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October 1931

THE NEURO-ANATOMY IN RESPIRATORY FAILURE: REPORT OF TWO CASES

Author Affiliations

NEW HAVEN, CONN.

From the Neurological Study Unit and the Knight Fund, Yale University School of Medicine.

Arch NeurPsych. 1931;26(4):754-783. doi:10.1001/archneurpsyc.1931.02230100072007
Abstract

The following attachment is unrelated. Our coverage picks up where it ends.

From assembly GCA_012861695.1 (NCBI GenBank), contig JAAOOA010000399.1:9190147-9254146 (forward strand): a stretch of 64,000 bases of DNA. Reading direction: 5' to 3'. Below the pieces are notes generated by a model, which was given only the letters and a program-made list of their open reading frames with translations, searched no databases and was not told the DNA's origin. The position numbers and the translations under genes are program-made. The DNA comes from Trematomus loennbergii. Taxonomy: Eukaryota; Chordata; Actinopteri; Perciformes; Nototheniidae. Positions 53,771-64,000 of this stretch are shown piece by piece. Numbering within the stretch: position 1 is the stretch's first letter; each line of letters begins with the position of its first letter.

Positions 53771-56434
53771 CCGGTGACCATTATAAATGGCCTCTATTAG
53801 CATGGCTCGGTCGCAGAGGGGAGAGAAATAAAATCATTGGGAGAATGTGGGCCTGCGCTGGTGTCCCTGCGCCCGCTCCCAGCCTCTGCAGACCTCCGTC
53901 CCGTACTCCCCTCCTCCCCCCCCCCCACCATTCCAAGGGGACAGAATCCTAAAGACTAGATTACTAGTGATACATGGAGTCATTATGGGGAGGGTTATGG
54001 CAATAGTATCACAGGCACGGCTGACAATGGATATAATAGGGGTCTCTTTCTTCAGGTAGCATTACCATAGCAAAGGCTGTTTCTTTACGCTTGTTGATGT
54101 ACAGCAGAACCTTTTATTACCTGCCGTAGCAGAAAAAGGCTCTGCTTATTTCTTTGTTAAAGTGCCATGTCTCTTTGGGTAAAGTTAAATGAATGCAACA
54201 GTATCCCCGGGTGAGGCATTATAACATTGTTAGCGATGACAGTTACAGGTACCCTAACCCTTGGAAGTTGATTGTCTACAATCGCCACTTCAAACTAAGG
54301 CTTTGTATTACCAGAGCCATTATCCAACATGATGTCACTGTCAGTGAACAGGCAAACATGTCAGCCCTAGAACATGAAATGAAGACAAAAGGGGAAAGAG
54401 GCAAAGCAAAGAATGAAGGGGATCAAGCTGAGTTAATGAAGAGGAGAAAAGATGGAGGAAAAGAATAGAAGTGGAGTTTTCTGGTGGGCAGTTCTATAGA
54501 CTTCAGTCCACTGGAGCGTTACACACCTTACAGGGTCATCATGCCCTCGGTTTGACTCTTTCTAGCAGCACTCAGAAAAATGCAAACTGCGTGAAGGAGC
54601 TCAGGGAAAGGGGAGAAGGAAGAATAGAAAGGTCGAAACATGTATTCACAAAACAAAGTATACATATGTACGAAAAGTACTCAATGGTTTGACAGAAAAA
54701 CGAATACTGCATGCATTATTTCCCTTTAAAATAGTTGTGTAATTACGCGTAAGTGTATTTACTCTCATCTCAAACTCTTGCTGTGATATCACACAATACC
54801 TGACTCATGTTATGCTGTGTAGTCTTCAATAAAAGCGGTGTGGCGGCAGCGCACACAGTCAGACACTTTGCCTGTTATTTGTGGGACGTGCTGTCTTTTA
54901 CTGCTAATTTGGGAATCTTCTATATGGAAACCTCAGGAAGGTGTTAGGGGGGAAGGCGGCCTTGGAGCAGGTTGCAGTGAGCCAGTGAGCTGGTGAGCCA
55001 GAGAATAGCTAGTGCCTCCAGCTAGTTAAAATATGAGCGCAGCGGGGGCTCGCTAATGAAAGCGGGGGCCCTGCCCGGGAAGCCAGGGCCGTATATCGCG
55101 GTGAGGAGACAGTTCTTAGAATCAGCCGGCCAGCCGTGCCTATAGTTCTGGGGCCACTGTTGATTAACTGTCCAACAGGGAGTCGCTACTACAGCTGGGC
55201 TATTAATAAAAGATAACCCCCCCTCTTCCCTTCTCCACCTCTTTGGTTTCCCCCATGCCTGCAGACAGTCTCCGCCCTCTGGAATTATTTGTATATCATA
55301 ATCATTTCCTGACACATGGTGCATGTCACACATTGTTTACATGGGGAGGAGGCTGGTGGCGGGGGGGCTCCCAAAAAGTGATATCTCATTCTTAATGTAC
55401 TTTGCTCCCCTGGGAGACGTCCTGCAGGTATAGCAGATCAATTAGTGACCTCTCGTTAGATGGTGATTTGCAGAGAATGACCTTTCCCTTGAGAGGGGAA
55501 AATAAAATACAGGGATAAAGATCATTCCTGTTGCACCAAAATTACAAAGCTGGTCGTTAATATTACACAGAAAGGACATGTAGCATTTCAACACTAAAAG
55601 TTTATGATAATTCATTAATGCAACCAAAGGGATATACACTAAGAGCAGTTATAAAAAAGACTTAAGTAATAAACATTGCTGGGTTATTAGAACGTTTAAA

Present knowledge and understanding of the fiber tract pathways and nuclear masses in the central nervous system which have to do with the conduction and integration of respiratory impulses is still somewhat uncertain, in spite of the considerable amount of research that has been done. One of the main obstacles to the solution of this problem has been the inability of workers to produce small localized lesions in experimental animals. Focal lesions of the desired location are of the utmost importance when a variety of functionally different nuclear masses and fiber tracts are crowded together in as small a structure as the brain stem. A large part of the experimental work with animals onthe location of the central nervous respiratory system has involved lesions affecting one third, one half or complete sections of the brain stem. Obviously, these lesions destroy tracts and nuclear masses that have little or nothing to

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